Emily Allchurch : In the Foosteps of a Master
Emily Allchurch comes to Lakeside Arts Centre, Nottingham with her photographical series,18th July – 31st August 2015. Emily uses photography to recreate old master paintings and prints, creating contemporary narratives. Reinterpreting compositions by Peter Bruegel the Elder, Utagawa Hiroshige, Giovanni Battista Piranesi and Adolphe Valette, her works are seamless digital collages using hundreds of photographs taken in contemporary urban environments. The complex photographic images have a resonance with place, history and culture, and deal with the passage of time and the changes to a landscape, fusing contemporary life with a sense of history.
The exhibition will showcase Allchurch’s celebrated Tokyo Story and Tokaido Road series, which pay homage to the 19th-century Japanese printmaker Hiroshige. Produced as lightboxes, they reveal not only the changing nature of the topography but also the changes to Japanese society and customs. They will be shown alongside rarely seen original Hiroshige woodblock prints on loan from the British Museum, Manchester Art Gallery and Whitworth Art Gallery.
Also on display will be a selection of Allchurch’s works with an urban European theme. This includes a number of works from the artist’s Urban Chiaroscuro series (2007-2012) inspired by Piranesi’s haunting 18th-century etchings of imaginary prisons and her tour de force Grand Tour: In Search of Soane (after Gandy) (2012) in homage to the neo-classical architect Sir John Soane. Her newly commissioned work for Manchester Art Gallery based on Albert Square, Manchester 1910 by French Impressionist Valette will be on show, alongside Valette’s original painting, creating not only a dialogue between the Edwardian and contemporary city, but also traditional versus modern art production techniques.
Two works inspired by Bruegel’s The Tower of Babel will form the centrepiece in one of the galleries. Depicting the architecture and buildings of London, these lightboxes by Allchurch will inspire a series of workshops for families and young people throughout the exhibition exploring the role of urban areas and architecture in our lives. The artworks created in these workshops, facilitated by the artist, will form a collaborative, three-dimensional ‘Tower of Nottingham’ which will grow throughout the exhibition.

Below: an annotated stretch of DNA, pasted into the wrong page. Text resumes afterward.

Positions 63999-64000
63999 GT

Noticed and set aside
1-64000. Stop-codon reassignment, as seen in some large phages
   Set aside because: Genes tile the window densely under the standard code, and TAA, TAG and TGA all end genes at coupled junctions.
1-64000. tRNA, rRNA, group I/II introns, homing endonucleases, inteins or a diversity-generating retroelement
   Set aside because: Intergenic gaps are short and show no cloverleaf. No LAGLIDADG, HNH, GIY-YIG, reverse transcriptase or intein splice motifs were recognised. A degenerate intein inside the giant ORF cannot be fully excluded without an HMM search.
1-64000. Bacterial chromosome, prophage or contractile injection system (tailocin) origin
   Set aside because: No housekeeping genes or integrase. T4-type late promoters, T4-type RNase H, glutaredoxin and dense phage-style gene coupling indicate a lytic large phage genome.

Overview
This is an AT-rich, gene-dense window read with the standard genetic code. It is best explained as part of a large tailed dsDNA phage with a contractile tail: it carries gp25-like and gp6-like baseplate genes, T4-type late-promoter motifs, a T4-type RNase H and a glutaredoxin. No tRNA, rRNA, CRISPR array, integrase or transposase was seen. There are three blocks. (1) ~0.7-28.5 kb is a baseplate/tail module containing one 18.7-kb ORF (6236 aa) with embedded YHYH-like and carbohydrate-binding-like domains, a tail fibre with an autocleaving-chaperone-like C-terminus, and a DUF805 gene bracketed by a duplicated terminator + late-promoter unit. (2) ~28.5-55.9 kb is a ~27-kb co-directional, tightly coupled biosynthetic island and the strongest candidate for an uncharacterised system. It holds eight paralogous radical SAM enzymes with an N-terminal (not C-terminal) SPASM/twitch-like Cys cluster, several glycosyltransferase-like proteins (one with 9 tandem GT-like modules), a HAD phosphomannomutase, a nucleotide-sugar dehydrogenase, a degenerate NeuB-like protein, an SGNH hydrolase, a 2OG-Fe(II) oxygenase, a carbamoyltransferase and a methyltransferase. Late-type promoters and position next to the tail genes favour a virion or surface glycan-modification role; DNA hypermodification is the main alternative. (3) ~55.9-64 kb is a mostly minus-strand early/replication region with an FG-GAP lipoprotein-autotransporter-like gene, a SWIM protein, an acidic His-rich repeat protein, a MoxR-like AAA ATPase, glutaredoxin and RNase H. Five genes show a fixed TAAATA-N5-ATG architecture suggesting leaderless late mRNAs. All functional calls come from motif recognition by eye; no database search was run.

Artist Emily Allchurch says:
“In the Footsteps of a Master at the Djanogly Art Gallery is a fantastic opportunity for me to show my work from the last 10 years. By displaying the original woodblock prints by Hiroshige, alongside my 21st-century recreations, a direct dialogue is encouraged and explored. I am particularly excited, as part of the exhibition, to be working on a collaborative Tower of Nottingham with members of the local community. Inspired by my Tower of Babel (in homage to Bruegel), this 3-dimensional tower construction will be embellished with artwork created during workshops leading up to, and throughout, the exhibition. I hope the public will be inspired to come along to the gallery and make their own mark on this interactive installation”
In the Footsteps of a Master is based on an exhibition toured by Manchester Art Gallery. Albert Square, Manchester (after Valette) 2015 was funded through The Art Fund’s Art Happens scheme and the Tower of Nottingham has been funded by Arts Council England.